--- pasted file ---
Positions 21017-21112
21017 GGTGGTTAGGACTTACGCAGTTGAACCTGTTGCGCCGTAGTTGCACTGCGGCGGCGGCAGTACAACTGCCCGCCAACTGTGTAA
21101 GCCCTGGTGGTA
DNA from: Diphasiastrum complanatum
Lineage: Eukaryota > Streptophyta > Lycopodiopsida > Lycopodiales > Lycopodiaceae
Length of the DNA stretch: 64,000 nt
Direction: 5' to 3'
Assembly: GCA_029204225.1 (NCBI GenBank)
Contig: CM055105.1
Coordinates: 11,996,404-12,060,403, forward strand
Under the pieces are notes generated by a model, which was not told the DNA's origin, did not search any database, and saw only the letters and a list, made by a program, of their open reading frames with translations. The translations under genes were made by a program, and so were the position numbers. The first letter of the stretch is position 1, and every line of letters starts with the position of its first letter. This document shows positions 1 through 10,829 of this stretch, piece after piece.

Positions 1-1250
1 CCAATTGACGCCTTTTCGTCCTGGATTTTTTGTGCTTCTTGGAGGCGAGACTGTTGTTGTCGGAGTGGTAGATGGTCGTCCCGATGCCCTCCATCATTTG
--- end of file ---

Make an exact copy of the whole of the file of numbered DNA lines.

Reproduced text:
Positions 21017-21112
21017 GGTGGTTAGGACTTACGCAGTTGAACCTGTTGCGCCGTAGTTGCACTGCGGCGGCGGCAGTACAACTGCCCGCCAACTGTGTAA
21101 GCCCTGGTGGTA
DNA from: Diphasiastrum complanatum
Lineage: Eukaryota > Streptophyta > Lycopodiopsida > Lycopodiales > Lycopodiaceae
Length of the DNA stretch: 64,000 nt
Direction: 5' to 3'
Assembly: GCA_029204225.1 (NCBI GenBank)
Contig: CM055105.1
Coordinates: 11,996,404-12,060,403, forward strand
Under the pieces are notes generated by a model, which was not told the DNA's origin, did not search any database, and saw only the letters and a list, made by a program, of their open reading frames with translations. The translations under genes were made by a program, and so were the position numbers. The first letter of the stretch is position 1, and every line of letters starts with the position of its first letter. This document shows positions 1 through 10,829 of this stretch, piece after piece.

Positions 1-1250
1 CCAATTGACGCCTTTTCGTCCTGGATTTTTTGTGCTTCTTGGAGGCGAGACTGTTGTTGTCGGAGTGGTAGATGGTCGTCCCGATGCCCTCCATCATTTG